If a worker refuses an assignment, changed office, earlier start time, or other directive, he may be properly fired. Every employment includes limits on the worker’s behavior in exchange for his remuneration. That is all part of the Bargain.
As we explain in Performance Improvement Plan, based on Hathaway v. General Mills employers can change the terms and conditions of one’s employment at any time provided that the employee is given unequivocal notice of the change beforehand. If the employer equivocally notifies the employee of the changes, the employee’s continuing employment will constitute acceptance of the new conditions as a matter of law.
The New York Times describes incentives for employees to get vaccinated, stating, “Companies are considering whether to offer incentives for employees to get vaccinated, or to show proof of vaccination, while stopping short of a mandate. But even trying to nudge workers can be legally fraught.”
Do I Have to Disclose my Vaccination Status at Work?
Yes, but only to your employer and only under protected circumstances. Under the EEOC guidelines, any information about an employee’s COVID-19 vaccination is confidential medical information under the ADA (Americans with Disabilities Act). The ADA requires an employer to maintain the confidentiality of employee medical information, including confirmation of COVID-19 vaccination. “While the EEOC permits employers to obtain a ‘proof of receipt’ of vaccination, the only additional guidance the EEOC offers is to warn employers against requesting medical information during the verification process to avoid triggering an ADA or GINA violation,” as stated by the National Law Review.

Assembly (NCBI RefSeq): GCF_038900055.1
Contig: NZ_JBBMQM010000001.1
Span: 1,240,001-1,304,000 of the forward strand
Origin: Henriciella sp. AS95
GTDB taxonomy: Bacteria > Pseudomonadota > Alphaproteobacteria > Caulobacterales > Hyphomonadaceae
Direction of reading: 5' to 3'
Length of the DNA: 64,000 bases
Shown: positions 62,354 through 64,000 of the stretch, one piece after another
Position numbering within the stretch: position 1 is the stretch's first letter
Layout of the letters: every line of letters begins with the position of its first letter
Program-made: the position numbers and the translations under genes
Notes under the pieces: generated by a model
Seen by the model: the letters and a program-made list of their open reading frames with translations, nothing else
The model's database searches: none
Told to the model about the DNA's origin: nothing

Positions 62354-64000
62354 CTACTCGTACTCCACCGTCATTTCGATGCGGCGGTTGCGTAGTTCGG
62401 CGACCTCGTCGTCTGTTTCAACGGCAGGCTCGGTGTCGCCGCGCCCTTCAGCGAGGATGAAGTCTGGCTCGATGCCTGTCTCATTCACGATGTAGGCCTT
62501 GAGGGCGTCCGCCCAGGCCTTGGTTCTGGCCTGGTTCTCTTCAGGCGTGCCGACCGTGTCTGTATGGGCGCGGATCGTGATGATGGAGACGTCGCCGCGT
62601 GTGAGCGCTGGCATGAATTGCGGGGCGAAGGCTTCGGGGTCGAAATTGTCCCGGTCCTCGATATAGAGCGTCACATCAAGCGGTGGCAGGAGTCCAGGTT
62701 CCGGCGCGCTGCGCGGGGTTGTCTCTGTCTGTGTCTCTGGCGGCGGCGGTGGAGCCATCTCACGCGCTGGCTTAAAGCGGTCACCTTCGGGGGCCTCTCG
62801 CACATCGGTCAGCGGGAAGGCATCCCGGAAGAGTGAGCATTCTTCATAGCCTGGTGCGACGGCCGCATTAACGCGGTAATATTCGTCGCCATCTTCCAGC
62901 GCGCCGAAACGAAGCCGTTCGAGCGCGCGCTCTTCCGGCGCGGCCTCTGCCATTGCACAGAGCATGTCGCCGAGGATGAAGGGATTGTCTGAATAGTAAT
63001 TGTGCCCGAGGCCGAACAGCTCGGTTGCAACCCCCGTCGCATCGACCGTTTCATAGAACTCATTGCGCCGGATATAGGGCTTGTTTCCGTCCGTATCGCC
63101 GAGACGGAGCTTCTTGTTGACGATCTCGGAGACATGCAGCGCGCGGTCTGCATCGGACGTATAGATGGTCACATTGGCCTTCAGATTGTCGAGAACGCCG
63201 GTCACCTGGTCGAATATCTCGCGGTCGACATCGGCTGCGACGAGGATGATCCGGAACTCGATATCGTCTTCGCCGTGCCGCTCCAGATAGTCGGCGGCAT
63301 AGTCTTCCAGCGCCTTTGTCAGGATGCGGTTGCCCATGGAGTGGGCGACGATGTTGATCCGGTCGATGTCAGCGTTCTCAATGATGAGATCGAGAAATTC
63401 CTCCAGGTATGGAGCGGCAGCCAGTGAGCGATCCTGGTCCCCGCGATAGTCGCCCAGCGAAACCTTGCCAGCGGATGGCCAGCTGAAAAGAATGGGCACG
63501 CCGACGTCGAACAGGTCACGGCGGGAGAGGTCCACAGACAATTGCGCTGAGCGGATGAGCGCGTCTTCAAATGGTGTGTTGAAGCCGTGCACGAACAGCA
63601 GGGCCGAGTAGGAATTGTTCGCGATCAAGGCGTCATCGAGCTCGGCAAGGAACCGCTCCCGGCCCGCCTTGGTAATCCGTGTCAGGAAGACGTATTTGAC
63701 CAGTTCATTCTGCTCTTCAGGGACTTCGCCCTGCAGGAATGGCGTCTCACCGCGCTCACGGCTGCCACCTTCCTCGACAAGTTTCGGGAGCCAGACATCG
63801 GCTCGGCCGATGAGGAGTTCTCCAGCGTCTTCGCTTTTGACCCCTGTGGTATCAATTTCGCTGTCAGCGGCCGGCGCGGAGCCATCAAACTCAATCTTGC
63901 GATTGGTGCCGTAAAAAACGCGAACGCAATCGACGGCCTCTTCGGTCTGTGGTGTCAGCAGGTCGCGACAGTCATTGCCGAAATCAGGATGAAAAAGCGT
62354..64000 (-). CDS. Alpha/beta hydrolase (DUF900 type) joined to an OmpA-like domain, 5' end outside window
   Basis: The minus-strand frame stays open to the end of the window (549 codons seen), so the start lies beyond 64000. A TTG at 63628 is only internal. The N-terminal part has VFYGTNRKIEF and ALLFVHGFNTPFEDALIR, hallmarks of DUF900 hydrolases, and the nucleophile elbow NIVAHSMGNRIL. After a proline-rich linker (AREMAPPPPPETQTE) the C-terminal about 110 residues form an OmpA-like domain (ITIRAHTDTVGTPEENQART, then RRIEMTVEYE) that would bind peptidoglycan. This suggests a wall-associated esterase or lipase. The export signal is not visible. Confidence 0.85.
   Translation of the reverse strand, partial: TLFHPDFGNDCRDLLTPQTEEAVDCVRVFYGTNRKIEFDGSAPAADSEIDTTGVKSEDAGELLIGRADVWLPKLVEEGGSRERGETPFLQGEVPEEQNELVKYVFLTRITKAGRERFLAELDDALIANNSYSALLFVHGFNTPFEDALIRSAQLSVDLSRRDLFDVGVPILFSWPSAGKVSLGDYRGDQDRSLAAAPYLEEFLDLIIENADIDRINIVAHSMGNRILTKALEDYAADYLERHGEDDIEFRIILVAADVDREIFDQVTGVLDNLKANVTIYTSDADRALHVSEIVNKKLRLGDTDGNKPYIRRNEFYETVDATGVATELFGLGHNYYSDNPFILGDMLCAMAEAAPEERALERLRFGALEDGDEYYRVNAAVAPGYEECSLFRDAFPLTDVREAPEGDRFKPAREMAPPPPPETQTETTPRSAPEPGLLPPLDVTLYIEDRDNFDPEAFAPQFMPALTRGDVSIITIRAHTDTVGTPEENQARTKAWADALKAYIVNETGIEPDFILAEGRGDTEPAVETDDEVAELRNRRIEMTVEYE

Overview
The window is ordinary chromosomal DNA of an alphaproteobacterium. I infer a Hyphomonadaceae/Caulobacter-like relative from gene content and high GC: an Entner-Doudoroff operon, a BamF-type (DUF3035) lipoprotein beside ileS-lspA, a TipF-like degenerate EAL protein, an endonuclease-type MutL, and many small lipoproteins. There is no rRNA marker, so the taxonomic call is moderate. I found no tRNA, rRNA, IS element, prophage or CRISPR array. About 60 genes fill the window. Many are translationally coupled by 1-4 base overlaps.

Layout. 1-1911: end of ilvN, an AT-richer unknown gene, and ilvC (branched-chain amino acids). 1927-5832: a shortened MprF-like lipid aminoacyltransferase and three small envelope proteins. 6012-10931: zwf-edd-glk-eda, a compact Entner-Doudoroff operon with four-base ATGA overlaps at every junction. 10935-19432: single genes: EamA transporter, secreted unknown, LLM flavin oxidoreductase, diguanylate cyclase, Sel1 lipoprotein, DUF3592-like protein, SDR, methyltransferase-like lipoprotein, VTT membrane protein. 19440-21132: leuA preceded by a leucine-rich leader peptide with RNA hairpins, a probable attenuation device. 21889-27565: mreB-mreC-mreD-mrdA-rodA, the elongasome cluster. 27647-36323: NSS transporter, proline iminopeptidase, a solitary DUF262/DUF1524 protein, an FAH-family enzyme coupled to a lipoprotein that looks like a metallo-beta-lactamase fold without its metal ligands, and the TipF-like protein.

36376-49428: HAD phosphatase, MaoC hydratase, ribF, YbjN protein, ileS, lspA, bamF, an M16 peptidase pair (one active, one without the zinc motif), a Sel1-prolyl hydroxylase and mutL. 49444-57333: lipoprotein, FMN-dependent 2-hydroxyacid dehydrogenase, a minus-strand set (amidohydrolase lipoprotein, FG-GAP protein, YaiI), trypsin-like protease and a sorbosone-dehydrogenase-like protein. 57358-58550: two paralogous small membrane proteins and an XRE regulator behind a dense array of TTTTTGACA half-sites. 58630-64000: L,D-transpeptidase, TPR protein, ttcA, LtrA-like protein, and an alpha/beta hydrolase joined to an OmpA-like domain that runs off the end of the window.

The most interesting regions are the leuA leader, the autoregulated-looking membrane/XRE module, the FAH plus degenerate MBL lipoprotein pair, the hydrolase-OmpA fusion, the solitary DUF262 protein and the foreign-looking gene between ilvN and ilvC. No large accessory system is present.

Have you fulfilled your Vaccination Requirements?
On May 28, 2021 the CDC announced updated recommendations for those who are fully vaccinated. Those persons may “resume activities without wearing masks or physically distancing, except where required by federal, state, local, tribal, or territorial laws, rules and regulations, including local business and workplace guidance.”
According to the CDC, fully vaccinated people can now safely gather indoors with other fully vaccinated people and can refrain from quarantining and testing for COVID-19 following a known exposure so long as they remain asymptomatic. (The CDC considers someone to be “fully vaccinated” at two or more weeks after receiving the second dose of the Pfizer or Moderna vaccines, or the single dose of the Johnson & Johnson vaccine.)
What Is the Texas Vaccine Passport Ban?
In recent news, Governor Greg Abbott signed into law a ban on businesses that would require a COVID-19 vaccine “passport.” Texas Senate Bill 968 prohibits businesses from asking customers of their vaccination reports. As explained above, employers can inquire about employees’ vaccination status in a confidential manner and can even require employees to become vaccinated, but business owners cannot ask customers whether they are vaccinated. Nevertheless, businesses can and should continue to implement COVID-19 safety protocols in accordance with federal and state guidelines.
Contact a Lawyer
If you need advice regarding the new COVID-19 protocols, feel free to contact us.